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Sylvan N. Friedman (May 19, 1908 – March 18, 1979) was a Louisianamarker politician. Friedman was a rare Jewish member of both houses of the Louisiana State Legislature, having served from Natchitoches Parishmarker in the House of Representatives from 1944-1952 and then in the State Senate from 1952 until his retirement in 1972.

Early years and background

Friedman was born in Natchezmarker in Natchitoches Parish. He was a large landowner, a farmer, and a cattleman, having served as a president of the Louisiana Cattleman’s Association.Prior to his legislative service, Friedman was a member of the Natchitoches Parish Police Jury, the equivalent to the county commission in other states, including eight years as the jury president. During his tenure, Natchitoches Parish in 1939 erected its existing courthouse in downtown Natchitochesmarker.

Legislative years

In the state House, Friedman and Numa T. Delouche filled the Natchitoches Parish seats vacated in 1944 by John O. Williams and Arthur C. Watson, an attorney and bank director who later was chairman of the Democratic State Central Committee. In Friedman’s second House term, which began in 1948, Delouche was replaced by Roy Sanders of the Chestnut community north of Black Lakemarker. When Friedman won election to the Senate, his House seat was taken by Curtis Boozman (1898-1979) of Natchitoches.

As a senator, Friedman served with four governors: Robert F. Kennon, Earl Kemp Long, Jimmie Davis, and John J. McKeithen. During his lengthy career, he was a member of the legislative budget committee. He also served on committees on higher education, finance, and judiciary. Friedman unseated state Senator Lloyd F. Wheat in the Democratic primary. At various times, in addition to Natchitoches Parish, he represented Red Rivermarker, Winnmarker, Grantmarker, and a portion of Rapidesmarker parishes.In 1963, then freshman State Representative Paul Lee Foshee, Sr., did not seek reelection but instead unsuccessfully challenged Friedman for the Senate seat. In his last term from 1968-1972, Friedman and Cecil R. Blair, an Alexandriamarker businessman, represented a since disbanded two-member multi-parish district, which included Grant Parish. Friedman served a term as Senate President Pro Tempore, in which capacity he was the acting governor if the chief executive and the lieutenant governor were both simultaneously out of state. The position made him third in succession to the governorship.

A personal friend of Earl Long, Friedman frequently dined with the governor, eating cornbread, greens, sweet potatoes, and drinking buttermilk in the old Governor's Mansion in Baton Rouge. During Long's tenure, Friedman had a room reserved at the mansion and was a late night "political talking companion."

Friedman lost his bid for a sixth term in the 1971-1972 election cycle, having been eliminated as the third-place candidate in the primary. Former Representative Paul Foshee then defeated state Senator Willard L. Rambo of Georgetownmarker in the runoff election. Thereafter, Foshee prevailed against a weak Republican opponent in the general election held on February 1, 1972. In 1975, Foshee was unseated by Donald G. Kelly, a Natchitoches attorney and horse breeder, who held the seat until 1996.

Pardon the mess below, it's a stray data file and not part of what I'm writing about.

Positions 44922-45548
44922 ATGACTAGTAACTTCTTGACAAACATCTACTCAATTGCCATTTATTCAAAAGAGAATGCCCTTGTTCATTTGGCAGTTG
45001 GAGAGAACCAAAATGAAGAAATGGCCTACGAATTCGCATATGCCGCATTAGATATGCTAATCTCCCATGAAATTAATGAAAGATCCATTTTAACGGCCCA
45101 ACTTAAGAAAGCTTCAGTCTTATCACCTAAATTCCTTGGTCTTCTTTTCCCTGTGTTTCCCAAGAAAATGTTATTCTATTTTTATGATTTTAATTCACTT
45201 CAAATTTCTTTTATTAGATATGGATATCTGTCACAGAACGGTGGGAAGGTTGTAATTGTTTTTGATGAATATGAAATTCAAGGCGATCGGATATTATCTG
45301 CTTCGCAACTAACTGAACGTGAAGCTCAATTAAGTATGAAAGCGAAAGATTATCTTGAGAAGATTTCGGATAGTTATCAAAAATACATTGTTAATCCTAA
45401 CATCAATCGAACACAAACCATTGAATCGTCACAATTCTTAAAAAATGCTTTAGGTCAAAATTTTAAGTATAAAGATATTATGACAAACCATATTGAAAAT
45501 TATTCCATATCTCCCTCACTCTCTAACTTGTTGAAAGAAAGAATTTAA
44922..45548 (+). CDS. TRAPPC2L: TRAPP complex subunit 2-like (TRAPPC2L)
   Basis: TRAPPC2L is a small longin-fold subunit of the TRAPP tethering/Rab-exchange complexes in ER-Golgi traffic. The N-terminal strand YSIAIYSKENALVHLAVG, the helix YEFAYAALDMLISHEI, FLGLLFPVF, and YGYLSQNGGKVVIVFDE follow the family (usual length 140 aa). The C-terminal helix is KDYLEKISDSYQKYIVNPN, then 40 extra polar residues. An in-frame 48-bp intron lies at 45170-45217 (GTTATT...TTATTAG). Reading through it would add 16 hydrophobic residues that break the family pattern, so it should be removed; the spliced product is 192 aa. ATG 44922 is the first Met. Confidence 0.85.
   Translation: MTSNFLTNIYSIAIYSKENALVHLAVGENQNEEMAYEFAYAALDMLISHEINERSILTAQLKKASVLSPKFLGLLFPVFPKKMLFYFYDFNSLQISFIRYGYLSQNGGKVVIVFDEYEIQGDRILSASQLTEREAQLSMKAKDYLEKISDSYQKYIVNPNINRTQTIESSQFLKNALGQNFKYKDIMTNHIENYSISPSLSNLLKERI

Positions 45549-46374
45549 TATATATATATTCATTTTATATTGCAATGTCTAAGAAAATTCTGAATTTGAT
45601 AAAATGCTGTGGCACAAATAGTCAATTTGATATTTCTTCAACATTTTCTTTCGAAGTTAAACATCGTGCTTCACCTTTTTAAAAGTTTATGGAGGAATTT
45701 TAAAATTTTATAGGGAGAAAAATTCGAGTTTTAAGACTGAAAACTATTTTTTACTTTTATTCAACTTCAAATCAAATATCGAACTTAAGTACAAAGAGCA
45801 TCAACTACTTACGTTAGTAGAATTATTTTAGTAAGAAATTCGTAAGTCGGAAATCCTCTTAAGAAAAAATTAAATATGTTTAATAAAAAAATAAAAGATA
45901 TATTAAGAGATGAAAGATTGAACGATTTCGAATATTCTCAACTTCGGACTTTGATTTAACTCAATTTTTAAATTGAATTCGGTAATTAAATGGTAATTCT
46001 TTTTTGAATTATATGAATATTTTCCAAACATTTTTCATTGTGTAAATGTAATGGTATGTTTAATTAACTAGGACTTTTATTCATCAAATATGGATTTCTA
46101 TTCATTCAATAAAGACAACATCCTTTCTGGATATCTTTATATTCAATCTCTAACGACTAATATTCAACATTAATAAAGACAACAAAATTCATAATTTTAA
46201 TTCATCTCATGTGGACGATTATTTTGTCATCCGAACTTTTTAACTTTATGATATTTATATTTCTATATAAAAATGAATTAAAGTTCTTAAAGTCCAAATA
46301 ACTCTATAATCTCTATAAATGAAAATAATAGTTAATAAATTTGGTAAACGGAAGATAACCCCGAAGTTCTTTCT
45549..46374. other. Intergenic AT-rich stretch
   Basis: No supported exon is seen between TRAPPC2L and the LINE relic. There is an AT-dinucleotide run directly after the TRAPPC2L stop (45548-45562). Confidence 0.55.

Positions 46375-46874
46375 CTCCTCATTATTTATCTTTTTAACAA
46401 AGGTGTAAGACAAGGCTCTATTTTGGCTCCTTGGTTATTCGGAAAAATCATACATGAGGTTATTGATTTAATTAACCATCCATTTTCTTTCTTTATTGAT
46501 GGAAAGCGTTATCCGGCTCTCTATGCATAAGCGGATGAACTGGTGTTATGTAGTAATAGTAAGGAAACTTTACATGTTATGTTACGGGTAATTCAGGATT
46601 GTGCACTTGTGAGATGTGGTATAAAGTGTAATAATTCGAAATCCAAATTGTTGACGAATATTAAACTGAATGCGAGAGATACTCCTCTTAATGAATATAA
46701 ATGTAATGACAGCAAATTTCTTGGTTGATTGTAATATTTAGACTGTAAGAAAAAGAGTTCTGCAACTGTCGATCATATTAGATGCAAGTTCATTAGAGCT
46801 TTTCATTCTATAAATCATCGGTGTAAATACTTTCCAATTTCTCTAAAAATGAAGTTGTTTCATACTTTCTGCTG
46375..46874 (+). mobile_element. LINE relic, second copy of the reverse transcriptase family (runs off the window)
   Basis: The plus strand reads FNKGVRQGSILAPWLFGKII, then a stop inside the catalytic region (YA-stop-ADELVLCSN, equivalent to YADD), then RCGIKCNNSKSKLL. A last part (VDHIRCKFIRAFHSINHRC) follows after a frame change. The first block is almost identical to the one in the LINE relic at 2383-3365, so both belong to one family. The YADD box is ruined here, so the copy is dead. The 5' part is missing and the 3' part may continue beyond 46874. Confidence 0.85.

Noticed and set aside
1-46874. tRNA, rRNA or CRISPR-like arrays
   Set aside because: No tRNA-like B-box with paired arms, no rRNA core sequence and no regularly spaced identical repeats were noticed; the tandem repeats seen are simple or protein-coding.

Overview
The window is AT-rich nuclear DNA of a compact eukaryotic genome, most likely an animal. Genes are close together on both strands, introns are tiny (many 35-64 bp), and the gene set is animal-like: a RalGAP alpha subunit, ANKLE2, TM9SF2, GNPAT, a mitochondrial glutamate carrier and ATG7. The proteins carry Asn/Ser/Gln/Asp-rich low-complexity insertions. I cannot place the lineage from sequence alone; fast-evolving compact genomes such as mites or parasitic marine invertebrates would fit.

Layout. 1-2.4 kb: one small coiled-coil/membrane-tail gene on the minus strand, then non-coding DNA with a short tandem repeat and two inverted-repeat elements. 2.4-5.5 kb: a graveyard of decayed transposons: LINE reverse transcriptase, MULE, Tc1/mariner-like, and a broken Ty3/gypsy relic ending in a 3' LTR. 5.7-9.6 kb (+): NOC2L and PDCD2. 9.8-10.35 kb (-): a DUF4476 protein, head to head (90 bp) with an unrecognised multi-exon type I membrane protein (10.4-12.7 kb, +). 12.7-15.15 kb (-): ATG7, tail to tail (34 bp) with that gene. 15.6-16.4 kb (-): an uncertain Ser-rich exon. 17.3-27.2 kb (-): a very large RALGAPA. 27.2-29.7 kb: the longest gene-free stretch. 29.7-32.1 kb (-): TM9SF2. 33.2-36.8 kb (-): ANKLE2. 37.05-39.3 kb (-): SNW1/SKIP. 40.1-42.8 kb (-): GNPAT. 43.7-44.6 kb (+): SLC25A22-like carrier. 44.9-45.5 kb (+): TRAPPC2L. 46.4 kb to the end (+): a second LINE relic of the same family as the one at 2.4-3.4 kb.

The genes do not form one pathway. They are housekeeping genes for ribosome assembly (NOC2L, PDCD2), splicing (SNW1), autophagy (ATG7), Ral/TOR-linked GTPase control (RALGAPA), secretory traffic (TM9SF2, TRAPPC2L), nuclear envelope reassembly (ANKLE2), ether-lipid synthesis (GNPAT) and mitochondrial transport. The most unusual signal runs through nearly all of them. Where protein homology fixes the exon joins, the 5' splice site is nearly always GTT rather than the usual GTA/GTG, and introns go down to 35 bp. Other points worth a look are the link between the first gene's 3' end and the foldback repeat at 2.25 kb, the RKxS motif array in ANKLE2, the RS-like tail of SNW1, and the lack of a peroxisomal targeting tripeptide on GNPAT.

Friedman was a member of the Southern Regional Education Board. He was a former "Man of the Year" of the Natchitoches Parish Chamber of Commerce. In 1988, Northwestern State Universitymarker in Natchitoches renamed its student center in Friedman’s honor. As a senator, Friedman had been instrumental in obtaining the student center, as well as Prather Coliseummarker and several residential halls and classroom buildings.

Death and legacy

Friedman died at the age of seventy. He was part of a small but influential Jewish community in Natchitoches Parish, one of whose members founded the oldest still standing hardware store in Louisiana. He is interred next to his wife, Elizabeth H. Friedman (October 12, 1912 – July 3, 1969), at the Jewish Cemetery in Natchitoches. There is an accompanying marker identified as "Infant" Friedman, November 7, 1945. The couple had a surviving son, Sam Friedman, a businessman and attorney who in 2009 reopened the Roosevelt Hotel in New Orleansmarker. Friedman had a namesake nephew, Sylvan I. Friedman, of New Orleans, son of Friedman's brother, Harry Friedman, Sr.

Leon Friedman (1886-1948), probably the uncle of Sylvan Friedman, served in the Louisiana House from Natchitoches Parish from 1932-1940.

In 2006, Friedman was posthumously inducted into the Louisiana Political Museum and Hall of Fame in Winnfieldmarker. As is customary for the organization, cartoonist Pap Dean prepared a caricature of the late Natchitoches lawmaker.


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